Dana-Allen Dissertation Fellow (2018-2019)
Asian Languages and Cultures, UW-Madison
Seeing the enemy was crucial in the early 1950s People’s Republic of China (PRC). Domestic consolidation by the new regime targeted spies, counterrevolutionaries, and bourgeois ideology, hidden yet harmful elements that threatened the health of the new body politic. Meanwhile, the allegation that the United States was using biological weapons in the Korean War brought the PRC to an unexpected encounter with germs, reinforcing the urgency to see, pinpoint, and annihilate the bacterial enemies.
This talk examines the role of the microscope in enabling the power of seeing the enemy in the 1952 anti-germ warfare campaign. Widely used for science education and mass mobilization of the campaign, the microscope visualized, magnified, and exposed the bacteria and by doing so inculcated a mode of seeing that was at once scientific and political. On the other hand, microscopic images of bacteria also triggered imaginations uncontained in the state’s discourse of national security. Understanding the microscope as both an emerging mechanism of hygienic visuality in socialist China and an apparatus of power that produces the socialist subject, I trace the affective ramifications of the microscope from the early twentieth century to the 1950s, and explore how modern China’s traumatic past with diseases and imperialism was projected unto an affirmative image of the new China within and through the logic of visual abjection. By attending to where the regime of the microscope cracks, this talk rethinks the abject and the disavowed in the early PRC’s various purification campaigns. Theoretically, this talk also engages with the agency of the nonhuman—optical technology and microbes—as a formative aspect of socialist subjectivity.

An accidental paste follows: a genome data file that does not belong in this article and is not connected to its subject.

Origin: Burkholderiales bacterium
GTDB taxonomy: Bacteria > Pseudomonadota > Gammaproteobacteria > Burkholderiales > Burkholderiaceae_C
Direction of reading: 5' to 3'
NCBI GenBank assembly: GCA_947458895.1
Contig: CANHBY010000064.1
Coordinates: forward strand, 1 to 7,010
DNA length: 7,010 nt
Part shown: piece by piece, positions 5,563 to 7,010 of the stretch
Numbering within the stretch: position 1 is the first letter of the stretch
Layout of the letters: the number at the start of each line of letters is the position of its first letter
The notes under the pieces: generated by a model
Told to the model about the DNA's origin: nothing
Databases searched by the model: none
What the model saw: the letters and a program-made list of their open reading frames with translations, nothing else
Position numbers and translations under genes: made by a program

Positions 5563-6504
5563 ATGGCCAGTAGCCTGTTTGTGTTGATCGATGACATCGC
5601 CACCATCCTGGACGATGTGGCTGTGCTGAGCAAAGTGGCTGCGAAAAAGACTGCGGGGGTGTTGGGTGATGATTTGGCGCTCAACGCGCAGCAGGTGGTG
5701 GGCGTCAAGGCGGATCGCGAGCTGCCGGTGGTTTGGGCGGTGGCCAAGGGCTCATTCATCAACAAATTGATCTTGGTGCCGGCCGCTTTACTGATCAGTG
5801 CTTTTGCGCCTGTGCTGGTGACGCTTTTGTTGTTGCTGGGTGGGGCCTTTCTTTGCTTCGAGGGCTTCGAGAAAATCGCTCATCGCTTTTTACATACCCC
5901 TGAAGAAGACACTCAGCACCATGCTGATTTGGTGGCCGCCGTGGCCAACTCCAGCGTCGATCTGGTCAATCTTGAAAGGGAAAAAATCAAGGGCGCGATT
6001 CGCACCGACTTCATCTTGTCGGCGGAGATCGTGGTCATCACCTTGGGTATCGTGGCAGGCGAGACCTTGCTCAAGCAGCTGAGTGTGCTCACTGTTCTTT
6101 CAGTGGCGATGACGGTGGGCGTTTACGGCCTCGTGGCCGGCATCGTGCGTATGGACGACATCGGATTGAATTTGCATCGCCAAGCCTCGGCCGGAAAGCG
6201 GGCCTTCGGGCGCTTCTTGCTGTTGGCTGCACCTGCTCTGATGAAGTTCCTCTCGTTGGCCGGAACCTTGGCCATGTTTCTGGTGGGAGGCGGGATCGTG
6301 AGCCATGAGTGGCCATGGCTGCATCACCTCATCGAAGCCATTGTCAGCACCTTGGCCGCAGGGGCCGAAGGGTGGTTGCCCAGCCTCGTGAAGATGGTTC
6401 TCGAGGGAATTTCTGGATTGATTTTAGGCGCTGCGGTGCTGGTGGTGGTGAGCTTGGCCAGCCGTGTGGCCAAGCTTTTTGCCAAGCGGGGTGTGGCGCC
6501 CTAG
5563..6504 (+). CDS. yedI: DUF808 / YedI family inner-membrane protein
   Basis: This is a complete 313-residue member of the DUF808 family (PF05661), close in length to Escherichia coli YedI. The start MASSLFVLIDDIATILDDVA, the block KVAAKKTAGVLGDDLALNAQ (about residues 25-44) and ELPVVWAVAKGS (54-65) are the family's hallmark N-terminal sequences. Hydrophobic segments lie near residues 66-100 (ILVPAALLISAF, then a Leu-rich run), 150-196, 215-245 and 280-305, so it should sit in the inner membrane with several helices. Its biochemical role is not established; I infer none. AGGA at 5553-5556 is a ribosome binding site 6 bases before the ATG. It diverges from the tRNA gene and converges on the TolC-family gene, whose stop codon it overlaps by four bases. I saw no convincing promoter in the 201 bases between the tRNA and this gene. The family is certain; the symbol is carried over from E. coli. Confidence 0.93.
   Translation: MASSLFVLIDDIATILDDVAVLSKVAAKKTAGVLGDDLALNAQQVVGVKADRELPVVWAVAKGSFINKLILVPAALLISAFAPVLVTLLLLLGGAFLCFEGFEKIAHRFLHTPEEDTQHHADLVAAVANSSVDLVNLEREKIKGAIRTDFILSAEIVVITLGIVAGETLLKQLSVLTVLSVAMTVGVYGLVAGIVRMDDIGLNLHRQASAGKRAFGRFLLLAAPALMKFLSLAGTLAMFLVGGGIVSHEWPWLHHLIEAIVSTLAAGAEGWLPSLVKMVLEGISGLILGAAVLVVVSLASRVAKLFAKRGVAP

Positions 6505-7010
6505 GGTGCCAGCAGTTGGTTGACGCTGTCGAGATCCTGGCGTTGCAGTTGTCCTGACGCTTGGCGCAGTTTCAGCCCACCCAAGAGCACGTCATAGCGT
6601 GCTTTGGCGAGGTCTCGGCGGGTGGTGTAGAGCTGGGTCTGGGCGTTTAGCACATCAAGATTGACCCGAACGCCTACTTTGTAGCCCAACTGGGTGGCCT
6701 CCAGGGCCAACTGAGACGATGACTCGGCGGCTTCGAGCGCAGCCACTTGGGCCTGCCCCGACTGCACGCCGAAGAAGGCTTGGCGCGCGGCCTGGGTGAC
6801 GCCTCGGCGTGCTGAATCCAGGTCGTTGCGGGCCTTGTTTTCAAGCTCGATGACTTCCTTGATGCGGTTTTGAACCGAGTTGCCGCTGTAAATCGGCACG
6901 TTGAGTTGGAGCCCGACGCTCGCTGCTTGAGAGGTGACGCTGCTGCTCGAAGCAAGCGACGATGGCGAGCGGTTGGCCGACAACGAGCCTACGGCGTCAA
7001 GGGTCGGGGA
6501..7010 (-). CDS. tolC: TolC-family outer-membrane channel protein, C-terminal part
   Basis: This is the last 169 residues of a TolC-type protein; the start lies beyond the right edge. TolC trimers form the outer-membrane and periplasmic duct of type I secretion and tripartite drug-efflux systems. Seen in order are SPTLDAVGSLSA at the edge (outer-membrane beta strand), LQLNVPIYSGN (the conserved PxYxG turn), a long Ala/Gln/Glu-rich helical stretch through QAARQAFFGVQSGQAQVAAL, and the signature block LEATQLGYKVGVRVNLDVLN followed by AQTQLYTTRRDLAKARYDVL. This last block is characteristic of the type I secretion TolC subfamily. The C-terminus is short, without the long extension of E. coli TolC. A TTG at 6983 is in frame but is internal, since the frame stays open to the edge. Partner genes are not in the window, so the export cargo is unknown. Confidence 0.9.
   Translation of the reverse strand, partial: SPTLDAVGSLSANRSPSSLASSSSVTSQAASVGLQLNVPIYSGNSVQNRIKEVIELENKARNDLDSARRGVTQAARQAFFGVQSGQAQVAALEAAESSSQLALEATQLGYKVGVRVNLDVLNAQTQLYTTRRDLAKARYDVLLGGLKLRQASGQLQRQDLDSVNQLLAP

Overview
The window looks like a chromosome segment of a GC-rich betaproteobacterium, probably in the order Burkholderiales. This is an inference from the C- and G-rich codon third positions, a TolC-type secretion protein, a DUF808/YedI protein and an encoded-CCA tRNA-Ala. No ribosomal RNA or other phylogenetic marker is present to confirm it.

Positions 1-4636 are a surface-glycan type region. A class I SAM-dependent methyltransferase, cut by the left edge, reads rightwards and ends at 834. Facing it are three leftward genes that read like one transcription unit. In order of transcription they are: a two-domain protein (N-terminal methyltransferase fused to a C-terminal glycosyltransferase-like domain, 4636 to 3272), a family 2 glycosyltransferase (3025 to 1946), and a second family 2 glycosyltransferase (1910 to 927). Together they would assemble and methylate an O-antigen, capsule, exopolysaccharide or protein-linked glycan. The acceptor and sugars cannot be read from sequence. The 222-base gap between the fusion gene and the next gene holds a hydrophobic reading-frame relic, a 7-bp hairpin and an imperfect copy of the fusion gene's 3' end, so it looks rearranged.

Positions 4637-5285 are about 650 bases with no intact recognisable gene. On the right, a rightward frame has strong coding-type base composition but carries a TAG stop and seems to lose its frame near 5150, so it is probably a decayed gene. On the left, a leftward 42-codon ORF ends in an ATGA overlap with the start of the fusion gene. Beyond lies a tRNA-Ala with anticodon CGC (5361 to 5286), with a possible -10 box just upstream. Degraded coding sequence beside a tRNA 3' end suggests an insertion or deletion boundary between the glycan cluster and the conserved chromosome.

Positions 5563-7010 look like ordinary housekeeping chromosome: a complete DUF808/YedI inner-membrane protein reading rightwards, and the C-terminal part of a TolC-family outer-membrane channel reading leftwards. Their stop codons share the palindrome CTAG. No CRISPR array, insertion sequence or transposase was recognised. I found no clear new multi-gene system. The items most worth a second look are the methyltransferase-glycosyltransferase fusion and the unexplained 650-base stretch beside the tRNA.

Lu Liu is a Ph.D. candidate in modern Chinese literature and visual culture and a Dana-Allen dissertation fellow at the University of Wisconsin-Madison. Her research broadly examines the interplay of subject formation, visual practices, and science and technology. She is completing her dissertation, “Away/With the Pest: Hygienic Visuality and Narrations of the Interspecies Encounter in Modern China,” that reconsiders the “pest” as a formative aspect of the socialist subjectivity. Her future research projects include a media archaeology of techno-medical visions of the body produced by cine-microscopy, the X-ray, anatomy images, and forensic photography in modern China, Hong Kong, and Taiwan, and an oral history project of families relocated to Guizhou Province during the Maoist Third Front Campaign (sanxian jianshe).